Mabe Fratti - “Quieras o No”

Mabe Fratti is dropping her eagerly awaited new album, Sentir Que No Sabes, and this single is yet another proof of her range. On “Quieras O No,” Mabe transforms her cello into a bass to play an elastic, doomy, and playful riff. Fittingly, the first half of the lyrics are repeated like a mantra until they are replaced by robot-like vocoder voices, morphing again into a baroque pop melody that’s ornamented and complex yet catchy as hell. With this new single, Mabe again proves her talent for taking avant-garde ideas and turning them into warm and hummable emotional rides. — Marcos Hassan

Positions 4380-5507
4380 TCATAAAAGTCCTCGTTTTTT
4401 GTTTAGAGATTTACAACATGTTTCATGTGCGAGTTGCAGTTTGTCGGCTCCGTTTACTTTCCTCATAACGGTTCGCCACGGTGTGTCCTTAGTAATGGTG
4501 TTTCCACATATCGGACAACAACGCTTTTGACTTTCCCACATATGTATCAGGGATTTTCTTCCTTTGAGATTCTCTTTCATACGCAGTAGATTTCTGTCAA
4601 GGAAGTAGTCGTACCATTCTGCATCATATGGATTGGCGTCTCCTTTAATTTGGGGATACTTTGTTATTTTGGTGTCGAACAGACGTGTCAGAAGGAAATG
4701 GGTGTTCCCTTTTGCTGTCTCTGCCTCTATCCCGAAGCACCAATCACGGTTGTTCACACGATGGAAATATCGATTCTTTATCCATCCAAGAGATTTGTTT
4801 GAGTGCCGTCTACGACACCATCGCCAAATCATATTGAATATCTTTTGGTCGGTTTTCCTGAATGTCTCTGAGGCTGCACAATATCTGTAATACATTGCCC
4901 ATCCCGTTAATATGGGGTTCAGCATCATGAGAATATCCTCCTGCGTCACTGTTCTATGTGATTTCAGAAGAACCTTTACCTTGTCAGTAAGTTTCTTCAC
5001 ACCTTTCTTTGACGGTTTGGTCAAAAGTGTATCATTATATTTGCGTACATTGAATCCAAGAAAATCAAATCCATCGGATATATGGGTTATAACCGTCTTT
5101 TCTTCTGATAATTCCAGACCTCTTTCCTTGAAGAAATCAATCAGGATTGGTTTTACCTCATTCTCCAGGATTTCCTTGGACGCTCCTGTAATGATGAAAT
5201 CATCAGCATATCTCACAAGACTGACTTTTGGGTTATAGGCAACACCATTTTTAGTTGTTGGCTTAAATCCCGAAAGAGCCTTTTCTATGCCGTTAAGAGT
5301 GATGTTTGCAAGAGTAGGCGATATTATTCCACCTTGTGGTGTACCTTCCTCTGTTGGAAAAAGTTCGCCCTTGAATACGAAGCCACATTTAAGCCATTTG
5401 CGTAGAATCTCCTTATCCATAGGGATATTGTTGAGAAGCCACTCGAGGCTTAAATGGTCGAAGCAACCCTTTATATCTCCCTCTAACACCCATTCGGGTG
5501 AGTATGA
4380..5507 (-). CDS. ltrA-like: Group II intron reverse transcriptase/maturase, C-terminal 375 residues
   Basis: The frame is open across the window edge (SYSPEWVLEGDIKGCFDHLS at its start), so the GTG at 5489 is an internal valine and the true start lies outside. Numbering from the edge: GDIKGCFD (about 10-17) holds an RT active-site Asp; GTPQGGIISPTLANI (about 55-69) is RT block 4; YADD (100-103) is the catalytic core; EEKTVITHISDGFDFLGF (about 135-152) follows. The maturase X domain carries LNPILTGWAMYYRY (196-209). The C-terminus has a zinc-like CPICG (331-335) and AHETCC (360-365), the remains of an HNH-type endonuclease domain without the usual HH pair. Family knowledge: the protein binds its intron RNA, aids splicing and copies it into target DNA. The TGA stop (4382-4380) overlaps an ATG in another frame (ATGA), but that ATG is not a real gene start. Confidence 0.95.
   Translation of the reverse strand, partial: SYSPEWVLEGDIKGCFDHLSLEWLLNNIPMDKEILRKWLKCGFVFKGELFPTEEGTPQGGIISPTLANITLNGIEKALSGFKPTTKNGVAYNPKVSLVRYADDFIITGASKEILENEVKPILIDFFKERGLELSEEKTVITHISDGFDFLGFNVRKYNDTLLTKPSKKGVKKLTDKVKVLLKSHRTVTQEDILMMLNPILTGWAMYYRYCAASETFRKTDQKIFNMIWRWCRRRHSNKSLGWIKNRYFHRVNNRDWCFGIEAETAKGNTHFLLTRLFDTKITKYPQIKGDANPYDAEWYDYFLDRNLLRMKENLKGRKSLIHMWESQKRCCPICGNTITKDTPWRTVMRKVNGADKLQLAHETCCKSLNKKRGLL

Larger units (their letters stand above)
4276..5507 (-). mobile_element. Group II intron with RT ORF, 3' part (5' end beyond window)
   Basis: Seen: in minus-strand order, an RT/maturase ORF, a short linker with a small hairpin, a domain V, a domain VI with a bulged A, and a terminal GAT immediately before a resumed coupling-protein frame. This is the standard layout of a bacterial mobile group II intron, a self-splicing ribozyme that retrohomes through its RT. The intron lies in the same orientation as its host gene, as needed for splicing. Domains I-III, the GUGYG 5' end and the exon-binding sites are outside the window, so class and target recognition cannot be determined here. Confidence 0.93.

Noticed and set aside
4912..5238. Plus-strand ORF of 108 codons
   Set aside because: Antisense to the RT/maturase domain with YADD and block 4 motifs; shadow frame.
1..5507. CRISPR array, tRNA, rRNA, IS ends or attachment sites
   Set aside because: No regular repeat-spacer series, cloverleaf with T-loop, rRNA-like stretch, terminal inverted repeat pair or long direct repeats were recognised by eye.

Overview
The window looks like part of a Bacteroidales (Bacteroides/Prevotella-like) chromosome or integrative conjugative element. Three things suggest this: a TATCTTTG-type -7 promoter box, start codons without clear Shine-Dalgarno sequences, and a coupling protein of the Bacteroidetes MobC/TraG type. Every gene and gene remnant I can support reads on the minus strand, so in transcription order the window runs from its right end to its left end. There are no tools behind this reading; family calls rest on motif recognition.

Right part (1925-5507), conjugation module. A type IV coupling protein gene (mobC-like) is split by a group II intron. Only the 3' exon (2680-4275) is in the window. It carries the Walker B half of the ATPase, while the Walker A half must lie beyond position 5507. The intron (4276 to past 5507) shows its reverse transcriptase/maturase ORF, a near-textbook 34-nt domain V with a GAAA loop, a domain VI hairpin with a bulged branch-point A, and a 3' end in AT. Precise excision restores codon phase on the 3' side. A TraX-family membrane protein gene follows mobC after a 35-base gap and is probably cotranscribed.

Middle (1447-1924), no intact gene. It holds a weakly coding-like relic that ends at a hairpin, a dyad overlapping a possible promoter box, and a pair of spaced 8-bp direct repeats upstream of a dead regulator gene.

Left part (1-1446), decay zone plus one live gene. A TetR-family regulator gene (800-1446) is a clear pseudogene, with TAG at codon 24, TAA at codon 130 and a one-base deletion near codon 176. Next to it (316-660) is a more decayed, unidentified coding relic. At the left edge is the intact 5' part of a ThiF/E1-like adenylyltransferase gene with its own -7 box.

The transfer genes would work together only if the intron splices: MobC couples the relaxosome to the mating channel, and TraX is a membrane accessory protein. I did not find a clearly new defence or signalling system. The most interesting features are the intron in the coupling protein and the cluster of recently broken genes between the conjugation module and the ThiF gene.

Lismar - "Mi Primer Concierto"

Lismar is having an astounding year. Barely a month ago, she dropped — not one — but two songs with über-popular Argentinian producer Bizarrap, including an entry in his Bzrap Music Sessions series, which has already accumulated over 10 million streams on multiple platforms. This plus hit singles like “Modo Avión” has positioned the Dominican artist as a rising artist to reckon with, and her new track “Mi Primer Concierto” continues that momentum. Her lyrics reflect the moment, as she raps about fulfilling a destiny predicted years ago when (as heard in the opening audio) as a child, she celebrated “her first concert.” It’s been uphill since then, and now, the sky’s the limit. — Juan J. Arroyo

Foxes on the Run - “Prey of Fate (feat. CARAVAGGIO)”